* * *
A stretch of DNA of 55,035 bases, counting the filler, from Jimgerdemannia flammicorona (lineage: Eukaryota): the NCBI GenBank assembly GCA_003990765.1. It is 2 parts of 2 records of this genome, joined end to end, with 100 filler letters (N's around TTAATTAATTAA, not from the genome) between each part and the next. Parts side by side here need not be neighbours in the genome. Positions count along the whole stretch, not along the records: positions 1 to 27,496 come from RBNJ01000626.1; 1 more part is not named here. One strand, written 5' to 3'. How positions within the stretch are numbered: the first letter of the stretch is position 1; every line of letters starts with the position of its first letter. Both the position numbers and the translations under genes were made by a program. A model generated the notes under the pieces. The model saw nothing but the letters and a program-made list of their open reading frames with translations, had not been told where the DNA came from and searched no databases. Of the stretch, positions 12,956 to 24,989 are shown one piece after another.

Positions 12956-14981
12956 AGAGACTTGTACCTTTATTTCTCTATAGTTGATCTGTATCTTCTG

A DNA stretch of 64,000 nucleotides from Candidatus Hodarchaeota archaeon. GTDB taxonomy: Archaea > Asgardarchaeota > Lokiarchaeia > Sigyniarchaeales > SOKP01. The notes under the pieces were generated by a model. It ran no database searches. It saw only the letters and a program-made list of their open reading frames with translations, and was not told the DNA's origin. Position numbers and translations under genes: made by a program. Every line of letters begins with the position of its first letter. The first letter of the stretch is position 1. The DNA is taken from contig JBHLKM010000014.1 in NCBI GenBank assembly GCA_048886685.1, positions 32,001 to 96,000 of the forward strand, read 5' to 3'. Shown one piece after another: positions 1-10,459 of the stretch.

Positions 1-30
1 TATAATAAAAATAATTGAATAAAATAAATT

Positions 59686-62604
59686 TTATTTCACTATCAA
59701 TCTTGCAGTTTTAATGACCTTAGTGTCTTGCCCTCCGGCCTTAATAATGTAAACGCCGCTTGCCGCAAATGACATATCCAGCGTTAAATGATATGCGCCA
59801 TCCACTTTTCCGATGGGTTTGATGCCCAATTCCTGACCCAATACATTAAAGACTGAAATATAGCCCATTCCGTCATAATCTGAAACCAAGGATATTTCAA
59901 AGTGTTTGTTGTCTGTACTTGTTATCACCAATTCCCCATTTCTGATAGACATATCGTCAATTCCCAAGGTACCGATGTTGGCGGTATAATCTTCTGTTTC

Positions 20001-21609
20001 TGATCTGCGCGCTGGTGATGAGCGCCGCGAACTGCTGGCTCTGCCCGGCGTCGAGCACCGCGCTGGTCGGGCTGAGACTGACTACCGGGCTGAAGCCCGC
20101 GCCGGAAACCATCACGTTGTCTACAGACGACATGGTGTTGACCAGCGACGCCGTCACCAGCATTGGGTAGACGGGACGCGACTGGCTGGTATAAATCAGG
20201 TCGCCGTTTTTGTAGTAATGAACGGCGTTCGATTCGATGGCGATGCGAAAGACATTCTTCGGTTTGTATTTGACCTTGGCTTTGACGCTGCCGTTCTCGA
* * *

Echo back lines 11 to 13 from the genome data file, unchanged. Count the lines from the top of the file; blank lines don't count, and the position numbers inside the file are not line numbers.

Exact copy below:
59901 AGTGTTTGTTGTCTGTACTTGTTATCACCAATTCCCCATTTCTGATAGACATATCGTCAATTCCCAAGGTACCGATGTTGGCGGTATAATCTTCTGTTTC

Positions 20001-21609
20001 TGATCTGCGCGCTGGTGATGAGCGCCGCGAACTGCTGGCTCTGCCCGGCGTCGAGCACCGCGCTGGTCGGGCTGAGACTGACTACCGGGCTGAAGCCCGC